AT­MO­SPHERIC LANDS Col­lec­tor’s Fo­cus: Land­scapes

American Art Collector - - Contents -

Alan Bray was born and bred in Maine. He be­came in­ti­mately aware of the sea­sonal nu­ances of its land­scape. He stud­ied art in Bos­ton and dis­cov­ered a new world of art in Florence where he learned to paint in egg tem­pera. He brings the an­cient tech­nique and the vis­ual in­sights of the Floren­tine mas­ters to his in­ter­pre­ta­tions of the com­mon things in the land­scape. His paint­ings do not ex­press won­der at the grandeur of na­ture. Rather, they sin­gle out the won­der of sim­ple odd­i­ties most of us would miss. Ice Dam, 2017, is a scene many of us have never ex­pe­ri­enced either from above, Bray’s point of view, or at wa­ter level. I was once warned by the po­lice to evac­u­ate be­cause an ice dam had formed on the river near my house and the river would flood. I didn’t and it didn’t. Ice dams, though, can pose great threats and cause ter­ri­ble dam­age. Bray records the phe­nom­e­non as one of the won­der­ful com­mon­places of na­ture. Spir­i­tu­ally in tune with the com­mon­places, he paints im­ages of deep beauty.

Diana Moore is known for her fig­u­ra­tive sculp­ture in­spired by the sculp­ture of an­cient worlds—mon­u­men­tal con­crete heads of Jus­tice and lit­er­ally stat­uesque

fe­male fig­ures in car­bon steel. Fly­ing in and out of Lafayette, Louisiana, for a com­mis­sion, she be­came fas­ci­nated by the pat­terns of the land­scape. Later she looked at Google Earth im­ages of the area. “I dis­cov­ered stun­ning lit­tle com­po­si­tions of won­der­ful color, form and tex­ture,” she says. “These sec­tions, when framed out from the sur­round­ing ar­eas, were very ab­stract, of­ten sug­gest­ing an en­tirely dif­fer­ent read­ing of what they rep­re­sent. That was part of their ap­peal for me. Al­though each is a fairly ac­cu­rate por­trait of a real piece of the earth, they of­fer al­ter­na­tive ways of see­ing.”

She dis­cov­ered that “These fields, forests and bod­ies of wa­ter are con­fig­ured by prop­erty lines, the lay of the land and by the most ef­fi­cient use of that land for agri­cul­ture with no con­sid­er­a­tion for their aes­thetic ap­peal from above.”

Her “Earth Etch­ings” are com­posed in clay and cast in For­ton MG, a mix­ture of ce­ment, plas­ter, glue and fiber­glass that she col­ors with dry pig­ments and glazes.

Turn­ing from the cel­e­bra­tion of the com­mon­place from above, Thomas Pa­que­tte finds the soul in the or­di­nary— coun­try roads near his home in north­ern Penn­syl­va­nia or the back­coun­try of the land along the Mis­sis­sippi. He was fas­ci­nated by the river grow­ing up along its banks and re­cently spent three years painting scenes along its 2,300-mile length for a book and ex­hi­bi­tion called Amer­ica’s River Re-Ex­plored now trav­el­ing through­out the Mid­west. Pa­que­tte con­nects to man’s ar­che­typal re­sponse to na­ture. The univer­sal re­sponse to his work has re­sulted in the Depart­ment of State to place his paint­ings in em­bassies from Chad and Cam­bo­dia and from San Sal­vador to Moscow. Re­cently a painting went on per­ma­nent dis­play at NATO head­quar­ters in Brus­sels.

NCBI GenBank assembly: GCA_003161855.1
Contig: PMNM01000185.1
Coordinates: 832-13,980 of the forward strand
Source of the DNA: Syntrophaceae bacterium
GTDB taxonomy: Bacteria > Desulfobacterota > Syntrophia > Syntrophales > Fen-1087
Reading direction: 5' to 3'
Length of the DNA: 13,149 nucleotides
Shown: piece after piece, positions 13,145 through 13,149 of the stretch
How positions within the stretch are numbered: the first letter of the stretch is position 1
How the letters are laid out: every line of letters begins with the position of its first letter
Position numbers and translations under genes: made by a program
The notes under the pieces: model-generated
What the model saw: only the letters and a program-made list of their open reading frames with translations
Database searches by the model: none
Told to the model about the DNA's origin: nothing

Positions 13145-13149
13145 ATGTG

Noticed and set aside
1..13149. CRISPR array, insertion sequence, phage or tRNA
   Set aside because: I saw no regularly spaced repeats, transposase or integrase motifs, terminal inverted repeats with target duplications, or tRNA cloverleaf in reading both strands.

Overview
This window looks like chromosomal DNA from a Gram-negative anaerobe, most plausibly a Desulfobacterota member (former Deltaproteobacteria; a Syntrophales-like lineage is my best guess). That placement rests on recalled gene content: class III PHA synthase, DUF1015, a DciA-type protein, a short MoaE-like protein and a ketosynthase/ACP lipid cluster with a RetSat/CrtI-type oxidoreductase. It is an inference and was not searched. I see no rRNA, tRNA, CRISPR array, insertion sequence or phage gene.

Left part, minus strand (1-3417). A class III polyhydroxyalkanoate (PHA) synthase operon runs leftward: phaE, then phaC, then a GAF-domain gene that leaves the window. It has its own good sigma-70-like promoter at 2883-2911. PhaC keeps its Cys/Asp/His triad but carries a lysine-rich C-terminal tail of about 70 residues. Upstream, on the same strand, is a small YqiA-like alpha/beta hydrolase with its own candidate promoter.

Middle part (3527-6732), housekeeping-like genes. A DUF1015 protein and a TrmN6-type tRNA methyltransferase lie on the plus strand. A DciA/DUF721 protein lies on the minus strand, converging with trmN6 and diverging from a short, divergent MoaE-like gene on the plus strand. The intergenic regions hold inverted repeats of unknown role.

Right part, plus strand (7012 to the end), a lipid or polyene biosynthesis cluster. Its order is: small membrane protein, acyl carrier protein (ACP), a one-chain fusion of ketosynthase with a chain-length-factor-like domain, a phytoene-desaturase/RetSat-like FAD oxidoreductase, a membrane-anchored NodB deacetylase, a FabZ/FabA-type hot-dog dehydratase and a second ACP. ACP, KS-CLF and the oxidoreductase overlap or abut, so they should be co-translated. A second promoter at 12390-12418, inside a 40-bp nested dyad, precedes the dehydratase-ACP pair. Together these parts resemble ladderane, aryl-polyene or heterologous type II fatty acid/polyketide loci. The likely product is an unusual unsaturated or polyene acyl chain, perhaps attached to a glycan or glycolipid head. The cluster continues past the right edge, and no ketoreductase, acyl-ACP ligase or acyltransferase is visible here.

Power in Late Day is a study in di­ag­o­nals with power lines com­ple­ment­ing shad­ows. The power is just pass­ing through while na­ture con­tin­ues on.

War­ren Pros­peri be­gan draw­ing when he was 5 years old and, af­ter mov­ing to Bos­ton, spent two years copy­ing mas­ter­works in the col­lec­tion of the Mu­seum of Fine Arts. He col­lab­o­rates with his pho­tog-

ra­pher wife, Lu­cia, on his scrupu­lously ac­cu­rate his­tory paint­ings, con­tem­po­rary por­traits and land­scape paint­ings. Fog, 2014, bears both their mono­grams.

Mar­cia L. Vose, of Vose Gal­leries in Bos­ton, writes, “War­ren aligns him­self with the tenets of op­ti­cal nat­u­ral­ism, a method started by Car­avag­gio, per­fected by 17th-cen­tury mas­ters Hals and Ve­lasquez, and con­tin­ued by late-19th-cen­tury con­tem­po­raries Zorn, Sorolla and Sar­gent. ‘This tra­di­tion ex­am­ines the na­ture of vis­ual ex­pe­ri­ence and the struc­ture of an ac­tual mo­ment,’ cites the artist.”

He turns his mas­tery of cap­tur­ing the sub­tleties of color to a scene of a cut down corn­field and a dirt farm road in the fog, neatly di­vided into four nearly equal quad­rants, re­mind­ing us again of the ex­tra­or­di­nary beauty of ev­ery­day ex­pe­ri­ence.

Rain is not an ev­ery­day ex­pe­ri­ence where I live in the high desert of New Mex­ico. Karen Woods records the land­scape through her car win­dow—in the rain. She says, “I paint—in the re­al­ist tra­di­tion— from pho­tographs taken at in­ter­sec­tions and on the road, when I’ve been struck by the beauty in the or­di­nar­i­ness of my com­mute. These im­ages are the ‘lyri­cal sug­ges­tions’ that com­pel me to paint, to com­mu­ni­cate these tran­scen­dent ex­pe­ri­ences so clearly that oth­ers might in turn rec­og­nize this beauty in the course of their day.” Her paint­ings cause me to re­mem­ber rainy days more fondly than I did when I ex­pe­ri­enced them.